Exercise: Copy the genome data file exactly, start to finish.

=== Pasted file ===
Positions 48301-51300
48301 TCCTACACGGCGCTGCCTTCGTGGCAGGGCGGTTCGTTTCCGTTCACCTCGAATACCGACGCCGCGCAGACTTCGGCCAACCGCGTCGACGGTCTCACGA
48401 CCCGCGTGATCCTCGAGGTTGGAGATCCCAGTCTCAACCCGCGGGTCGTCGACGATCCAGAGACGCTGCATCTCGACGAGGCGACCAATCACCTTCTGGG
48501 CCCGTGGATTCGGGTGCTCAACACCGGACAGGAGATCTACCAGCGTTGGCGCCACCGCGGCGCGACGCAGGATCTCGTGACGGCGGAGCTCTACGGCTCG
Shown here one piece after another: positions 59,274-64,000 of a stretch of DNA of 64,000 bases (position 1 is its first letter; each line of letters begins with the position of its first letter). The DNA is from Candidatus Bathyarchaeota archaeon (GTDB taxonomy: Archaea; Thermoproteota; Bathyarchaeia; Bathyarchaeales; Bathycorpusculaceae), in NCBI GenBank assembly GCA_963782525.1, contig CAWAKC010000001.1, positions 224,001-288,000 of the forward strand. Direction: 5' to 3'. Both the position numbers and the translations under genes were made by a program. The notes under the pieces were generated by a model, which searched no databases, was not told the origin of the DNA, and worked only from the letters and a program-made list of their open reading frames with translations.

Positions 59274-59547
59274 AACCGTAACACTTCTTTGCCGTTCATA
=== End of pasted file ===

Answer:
Positions 48301-51300
48301 TCCTACACGGCGCTGCCTTCGTGGCAGGGCGGTTCGTTTCCGTTCACCTCGAATACCGACGCCGCGCAGACTTCGGCCAACCGCGTCGACGGTCTCACGA
48401 CCCGCGTGATCCTCGAGGTTGGAGATCCCAGTCTCAACCCGCGGGTCGTCGACGATCCAGAGACGCTGCATCTCGACGAGGCGACCAATCACCTTCTGGG
48501 CCCGTGGATTCGGGTGCTCAACACCGGACAGGAGATCTACCAGCGTTGGCGCCACCGCGGCGCGACGCAGGATCTCGTGACGGCGGAGCTCTACGGCTCG
Shown here one piece after another: positions 59,274-64,000 of a stretch of DNA of 64,000 bases (position 1 is its first letter; each line of letters begins with the position of its first letter). The DNA is from Candidatus Bathyarchaeota archaeon (GTDB taxonomy: Archaea; Thermoproteota; Bathyarchaeia; Bathyarchaeales; Bathycorpusculaceae), in NCBI GenBank assembly GCA_963782525.1, contig CAWAKC010000001.1, positions 224,001-288,000 of the forward strand. Direction: 5' to 3'. Both the position numbers and the translations under genes were made by a program. The notes under the pieces were generated by a model, which searched no databases, was not told the origin of the DNA, and worked only from the letters and a program-made list of their open reading frames with translations.

Positions 59274-59547
59274 AACCGTAACACTTCTTTGCCGTTCATA